*Tweet o’ the Week: KC Jazz Orchestra- Always brewing ideas for upcoming concerts - what sorts of music would you like to hear us do? #kcjazz

*Comment o’ the Week: Darrel McKaig- The bassist, Tamir, was my favorite accompanist. While he was highlighted during the duet with Cyrille, his playing throughout was impeccable.

*From a press release: Mikeyy Austin will join the new project from Eddie Moore, We The People, for his Kansas City debut.  Mikeyy is a young up and coming MC out of Lansing Michigan… We The People is a Power Trio plus one with Eddie Moore on piano, Dominique Sanders on bass, Zach Morrow on drums, and Leonard Dstroy on  Turntable/Aux percussion... this fusion group brings Prog Rock, Soul, Funk, and Hiphop together in a unique way that is spread over a bed on improvisation. 7 p.m. March 8, at RecordBar. $8.

(Original image by Plastic Sax.)

Sunday, February 18, 2018

Concert Review: Cyrille Aimée at the Folly Theater

Cyrille Aimée won over a skeptical audience of about 300 at the Folly Theater on Friday.  Even though the French vocalist has been receiving rave reviews for a decade, she’s still relatively unknown in Kansas City.

I became convinced that my $20 ticket was a solid investment during the fourth selection.  A ravishing interpretation of the Dominican icon Juan Luis Guerra’s “Estrellitas y Duende” made me realize that while her petite voice is as small as a hummingbird, Aimée’s instrument possesses the spectacular beauty, speed and fearlessness associated with the tiny creatures.

The trumpet and vocal flourishes Wayne Tucker added to most songs were delightful, but the versatile pianist Hila Kulik was clearly the audience’s favorite accompanist.  Bassist Tamir Shmerling and drummer Dani Danor added dynamic support on a setlist that included striking original compositions, Adler and Ross’ "Whatever Lola Wants," Michael Jackson’s “Off the Wall” and Lerner and Loewe’s “I Could Have Danced All Night.”

Aimée did, in fact, dance all night.  And she never stopped smiling.  Her ebullience was merited.  The creative quintet’s imaginative approach combined a clear adoration of jazz tradition with healthy irreverence.  Exasperated by a couple false starts on a looping device during a solo segment, Aimée endearingly sighed that “it’s all part of the show.” 

Aimée’s self-deprecating humor, effervescent spirit and boundless talent secured her show placement on short lists of the musical highlights of 2018.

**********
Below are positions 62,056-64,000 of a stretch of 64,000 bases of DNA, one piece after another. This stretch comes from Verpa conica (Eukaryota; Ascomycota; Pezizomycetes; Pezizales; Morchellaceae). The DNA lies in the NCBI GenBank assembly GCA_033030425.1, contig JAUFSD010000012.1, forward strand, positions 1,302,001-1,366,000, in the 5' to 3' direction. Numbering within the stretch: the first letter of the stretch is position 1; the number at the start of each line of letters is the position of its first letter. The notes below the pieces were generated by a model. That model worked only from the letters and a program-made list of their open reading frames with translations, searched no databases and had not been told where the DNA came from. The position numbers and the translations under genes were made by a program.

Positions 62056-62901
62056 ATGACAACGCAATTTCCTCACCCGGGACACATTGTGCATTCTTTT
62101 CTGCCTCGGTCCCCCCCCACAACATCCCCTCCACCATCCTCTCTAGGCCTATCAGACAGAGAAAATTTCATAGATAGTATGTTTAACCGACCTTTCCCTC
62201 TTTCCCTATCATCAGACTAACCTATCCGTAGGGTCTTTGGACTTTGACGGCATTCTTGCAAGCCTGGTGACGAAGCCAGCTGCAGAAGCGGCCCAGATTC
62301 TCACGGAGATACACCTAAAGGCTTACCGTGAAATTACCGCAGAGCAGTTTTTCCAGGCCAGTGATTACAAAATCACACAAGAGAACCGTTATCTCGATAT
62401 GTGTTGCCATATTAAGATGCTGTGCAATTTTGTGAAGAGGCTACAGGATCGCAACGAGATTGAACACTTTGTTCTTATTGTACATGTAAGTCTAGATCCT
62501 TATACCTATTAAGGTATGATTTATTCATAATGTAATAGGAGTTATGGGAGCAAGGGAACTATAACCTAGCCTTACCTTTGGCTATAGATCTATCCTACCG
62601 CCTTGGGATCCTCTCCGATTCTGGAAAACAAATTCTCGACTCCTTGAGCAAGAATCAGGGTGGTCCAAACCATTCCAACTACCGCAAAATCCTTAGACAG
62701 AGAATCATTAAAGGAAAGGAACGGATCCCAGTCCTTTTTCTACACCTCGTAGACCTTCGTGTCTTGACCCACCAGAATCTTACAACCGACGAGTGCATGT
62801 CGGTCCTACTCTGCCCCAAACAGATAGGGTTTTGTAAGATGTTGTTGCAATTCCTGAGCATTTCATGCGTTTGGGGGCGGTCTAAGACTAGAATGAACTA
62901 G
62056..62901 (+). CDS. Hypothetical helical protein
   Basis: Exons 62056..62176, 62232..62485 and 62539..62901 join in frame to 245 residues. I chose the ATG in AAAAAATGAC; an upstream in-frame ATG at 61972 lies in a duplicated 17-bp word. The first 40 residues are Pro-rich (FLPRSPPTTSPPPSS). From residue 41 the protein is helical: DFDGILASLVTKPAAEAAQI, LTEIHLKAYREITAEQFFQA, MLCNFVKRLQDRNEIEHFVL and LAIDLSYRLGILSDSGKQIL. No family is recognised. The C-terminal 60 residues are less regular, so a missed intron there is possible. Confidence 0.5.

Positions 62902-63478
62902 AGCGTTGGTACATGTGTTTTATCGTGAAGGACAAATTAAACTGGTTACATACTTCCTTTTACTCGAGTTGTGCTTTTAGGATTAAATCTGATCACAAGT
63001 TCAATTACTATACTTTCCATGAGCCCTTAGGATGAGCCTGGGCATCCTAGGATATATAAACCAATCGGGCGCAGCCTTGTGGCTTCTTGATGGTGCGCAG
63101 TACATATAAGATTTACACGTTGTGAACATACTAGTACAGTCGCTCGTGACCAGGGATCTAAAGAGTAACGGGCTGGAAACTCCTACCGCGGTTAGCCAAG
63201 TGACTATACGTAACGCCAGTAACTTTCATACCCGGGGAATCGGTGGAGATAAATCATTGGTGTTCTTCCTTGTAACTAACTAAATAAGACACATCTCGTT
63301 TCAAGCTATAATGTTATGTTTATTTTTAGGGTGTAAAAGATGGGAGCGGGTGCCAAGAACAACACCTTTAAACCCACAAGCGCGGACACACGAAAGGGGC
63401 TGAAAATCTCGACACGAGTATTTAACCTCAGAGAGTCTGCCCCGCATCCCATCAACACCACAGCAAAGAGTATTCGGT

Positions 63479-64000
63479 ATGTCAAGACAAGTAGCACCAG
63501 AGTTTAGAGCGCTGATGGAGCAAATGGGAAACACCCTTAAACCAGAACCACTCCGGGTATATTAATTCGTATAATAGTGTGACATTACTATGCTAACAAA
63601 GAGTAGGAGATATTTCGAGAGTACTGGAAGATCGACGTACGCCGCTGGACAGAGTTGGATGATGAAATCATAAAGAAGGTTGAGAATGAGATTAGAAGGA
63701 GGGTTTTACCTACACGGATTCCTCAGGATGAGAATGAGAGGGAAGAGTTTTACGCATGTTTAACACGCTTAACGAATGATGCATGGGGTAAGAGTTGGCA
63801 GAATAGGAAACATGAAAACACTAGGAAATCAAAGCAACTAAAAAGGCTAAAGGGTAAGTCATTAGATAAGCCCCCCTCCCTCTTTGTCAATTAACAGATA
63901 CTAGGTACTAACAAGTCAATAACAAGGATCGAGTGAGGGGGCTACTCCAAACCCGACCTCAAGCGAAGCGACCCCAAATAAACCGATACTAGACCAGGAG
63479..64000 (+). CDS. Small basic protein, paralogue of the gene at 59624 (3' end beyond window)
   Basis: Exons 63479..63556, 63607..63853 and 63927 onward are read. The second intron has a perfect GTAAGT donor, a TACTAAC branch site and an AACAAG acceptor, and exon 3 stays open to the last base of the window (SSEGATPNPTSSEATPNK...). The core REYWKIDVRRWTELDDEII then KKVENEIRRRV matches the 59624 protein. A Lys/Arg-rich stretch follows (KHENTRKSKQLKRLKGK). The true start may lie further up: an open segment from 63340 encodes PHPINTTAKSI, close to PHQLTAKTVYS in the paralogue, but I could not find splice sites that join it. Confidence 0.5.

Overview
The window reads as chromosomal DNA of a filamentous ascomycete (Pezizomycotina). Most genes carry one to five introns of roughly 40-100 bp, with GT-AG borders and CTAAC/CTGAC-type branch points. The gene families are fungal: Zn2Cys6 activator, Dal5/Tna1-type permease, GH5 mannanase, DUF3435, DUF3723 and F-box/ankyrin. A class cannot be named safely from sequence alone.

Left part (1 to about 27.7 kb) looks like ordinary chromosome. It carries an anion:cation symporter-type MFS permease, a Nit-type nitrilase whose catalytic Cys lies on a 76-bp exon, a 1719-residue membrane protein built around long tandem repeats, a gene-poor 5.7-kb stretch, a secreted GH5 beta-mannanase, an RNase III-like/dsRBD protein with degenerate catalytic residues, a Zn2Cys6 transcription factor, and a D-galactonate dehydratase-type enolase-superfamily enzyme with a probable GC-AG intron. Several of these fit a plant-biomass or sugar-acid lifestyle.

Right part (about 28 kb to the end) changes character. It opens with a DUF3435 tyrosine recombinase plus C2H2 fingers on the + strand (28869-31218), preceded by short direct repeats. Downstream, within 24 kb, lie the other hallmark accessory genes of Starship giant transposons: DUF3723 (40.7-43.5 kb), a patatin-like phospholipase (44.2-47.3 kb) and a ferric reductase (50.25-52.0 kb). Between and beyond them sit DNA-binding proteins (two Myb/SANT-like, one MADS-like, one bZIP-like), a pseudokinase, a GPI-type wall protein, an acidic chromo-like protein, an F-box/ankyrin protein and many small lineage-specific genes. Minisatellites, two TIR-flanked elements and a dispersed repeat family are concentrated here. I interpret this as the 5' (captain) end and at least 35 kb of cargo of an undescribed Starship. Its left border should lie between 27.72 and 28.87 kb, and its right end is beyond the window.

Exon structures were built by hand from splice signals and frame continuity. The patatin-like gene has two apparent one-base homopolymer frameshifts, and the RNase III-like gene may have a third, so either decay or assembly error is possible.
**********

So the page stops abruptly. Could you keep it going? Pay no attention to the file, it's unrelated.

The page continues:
(Original image by Plastic Sax.)

Thursday, February 15, 2018

Now's the Time: Izabel Crane

Izabel Crane, a band from Springfield, Missouri, references Billie Holiday and Django Reinhardt as it characterizes its sound as Ozark jazz.  While I hear a lot more Bill Monroe than Charlie Parker, I’m inclined to like the ostensible hybrid.  Izabel Crane performs in the Gospel Lounge at Knuckleheads on Thursday, February 22.  Dozens of more conventional jazz bookings are posted at the Kansas City Jazz Calendar.

Wednesday, February 14, 2018

Confirmation: Weekly News & Notes

*Stan Kessler is the subject of a five-minute feature created for KCUR.

*Jessie Riggins lauded the Kansas City’s Symphony’s collaboration with jazz musicians.

*UMKC’s student newspaper published a review of Lonnie McFadden’s new album.

*Joe Klopus previewed Cyrille Aimée’s concert at the Folly Theater for The Kansas City Star.

*Rod Fleeman was interviewed by Joe Dimino.

*CJ Janovy deciphered the unusual circumstances of a jazz poster party.

*David Amram discussed his career with Steve Kraske on KCUR.

*Tweet o’ the Week: Rick Hellman- What a joy to hear @happyinbag give #kcjazz keeper of the flame Stan Kessler his due on @kcur!

*From a press release: Kansas City Jazz Alive… is proud to announce Musicians Assisting Musicians 101- The Business of Jazz, an educational workshop for jazz musicians in the Kansas City region. The workshop will take place… on April 21, 2018 from 8am – 1pm at Black Dolphin.

(Original image by Plastic Sax.)

Sunday, February 11, 2018

Focus on Sanity

There was no chance I would miss the discussion of Ornette Coleman’s groundbreaking 1958 album The Shape of Jazz to Come last Monday at the Lucile H. Bluford Branch of the Kansas City Public Library.  I was so giddy about the recondite event that I arrived an hour early.  While I couldn’t persuade the library’s two security guards or the disorderly vagrants they were minding to attend the seminar, my enthusiasm was shared by a handful of attendees at the listening party sponsored by The Kansas Jazz Orchestra.

John Kizilarmut, the passionate and knowledgeable moderator, set the tone for his presentation by playing a polarizing track by Mostly Other People Do the Killing.  In addition to providing context for The Shape of Jazz to Come, Kizilarmut shared a photo that his research led him to believe acted as the inspiration for the album’s lead track “Lonely Woman.”